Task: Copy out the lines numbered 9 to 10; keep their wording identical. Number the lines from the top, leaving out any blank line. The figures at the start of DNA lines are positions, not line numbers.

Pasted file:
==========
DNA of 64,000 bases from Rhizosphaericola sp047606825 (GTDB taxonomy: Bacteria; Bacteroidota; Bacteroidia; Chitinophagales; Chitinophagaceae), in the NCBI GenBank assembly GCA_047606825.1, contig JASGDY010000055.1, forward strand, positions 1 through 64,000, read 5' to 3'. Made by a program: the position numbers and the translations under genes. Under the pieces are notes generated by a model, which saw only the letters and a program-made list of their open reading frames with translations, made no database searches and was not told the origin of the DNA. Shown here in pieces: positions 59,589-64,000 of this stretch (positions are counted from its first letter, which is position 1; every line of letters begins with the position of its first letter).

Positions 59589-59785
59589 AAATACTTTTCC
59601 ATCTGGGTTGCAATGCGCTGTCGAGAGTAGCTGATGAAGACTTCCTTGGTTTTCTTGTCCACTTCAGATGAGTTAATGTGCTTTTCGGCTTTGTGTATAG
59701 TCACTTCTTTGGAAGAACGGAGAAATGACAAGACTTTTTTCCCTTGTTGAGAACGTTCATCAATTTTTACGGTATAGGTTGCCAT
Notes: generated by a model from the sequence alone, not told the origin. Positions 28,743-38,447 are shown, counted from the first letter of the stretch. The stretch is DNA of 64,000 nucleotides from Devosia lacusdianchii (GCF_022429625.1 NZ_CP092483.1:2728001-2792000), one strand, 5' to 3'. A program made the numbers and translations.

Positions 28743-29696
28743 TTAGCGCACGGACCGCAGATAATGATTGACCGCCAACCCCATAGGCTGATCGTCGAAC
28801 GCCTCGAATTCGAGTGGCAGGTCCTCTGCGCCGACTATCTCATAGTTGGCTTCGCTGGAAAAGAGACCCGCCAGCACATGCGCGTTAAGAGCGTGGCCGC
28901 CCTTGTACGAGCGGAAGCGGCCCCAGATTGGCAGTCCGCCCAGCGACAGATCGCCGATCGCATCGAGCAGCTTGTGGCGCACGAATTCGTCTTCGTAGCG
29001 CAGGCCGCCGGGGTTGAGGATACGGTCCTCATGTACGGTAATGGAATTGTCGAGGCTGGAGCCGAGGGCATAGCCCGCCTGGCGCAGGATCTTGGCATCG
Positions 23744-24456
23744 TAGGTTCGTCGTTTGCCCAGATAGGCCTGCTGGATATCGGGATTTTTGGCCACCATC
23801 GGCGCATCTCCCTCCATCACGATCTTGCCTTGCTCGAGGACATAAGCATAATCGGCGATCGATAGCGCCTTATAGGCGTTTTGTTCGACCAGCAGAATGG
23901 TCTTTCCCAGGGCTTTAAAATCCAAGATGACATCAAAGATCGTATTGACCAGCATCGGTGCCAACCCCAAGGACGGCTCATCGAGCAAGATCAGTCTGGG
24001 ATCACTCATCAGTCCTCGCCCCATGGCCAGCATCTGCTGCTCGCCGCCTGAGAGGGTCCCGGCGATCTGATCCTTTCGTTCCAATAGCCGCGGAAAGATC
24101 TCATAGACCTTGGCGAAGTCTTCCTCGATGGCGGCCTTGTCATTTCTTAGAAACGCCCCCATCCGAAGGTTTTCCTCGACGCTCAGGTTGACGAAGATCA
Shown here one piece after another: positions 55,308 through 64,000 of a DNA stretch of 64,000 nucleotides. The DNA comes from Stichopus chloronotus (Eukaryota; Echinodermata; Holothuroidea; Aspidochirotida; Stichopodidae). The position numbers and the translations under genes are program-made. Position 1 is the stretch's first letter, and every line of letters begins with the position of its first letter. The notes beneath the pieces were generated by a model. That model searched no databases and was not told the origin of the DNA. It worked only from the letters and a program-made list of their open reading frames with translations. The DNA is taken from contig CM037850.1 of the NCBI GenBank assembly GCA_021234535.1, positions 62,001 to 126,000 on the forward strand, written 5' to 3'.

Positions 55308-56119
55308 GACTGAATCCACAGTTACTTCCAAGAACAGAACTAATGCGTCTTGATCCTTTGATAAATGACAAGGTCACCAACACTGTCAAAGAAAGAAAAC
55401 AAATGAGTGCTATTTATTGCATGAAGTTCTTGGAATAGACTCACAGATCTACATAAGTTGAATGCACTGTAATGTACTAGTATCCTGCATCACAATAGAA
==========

28801 GCCTCGAATTCGAGTGGCAGGTCCTCTGCGCCGACTATCTCATAGTTGGCTTCGCTGGAAAAGAGACCCGCCAGCACATGCGCGTTAAGAGCGTGGCCGC
28901 CCTTGTACGAGCGGAAGCGGCCCCAGATTGGCAGTCCGCCCAGCGACAGATCGCCGATCGCATCGAGCAGCTTGTGGCGCACGAATTCGTCTTCGTAGCG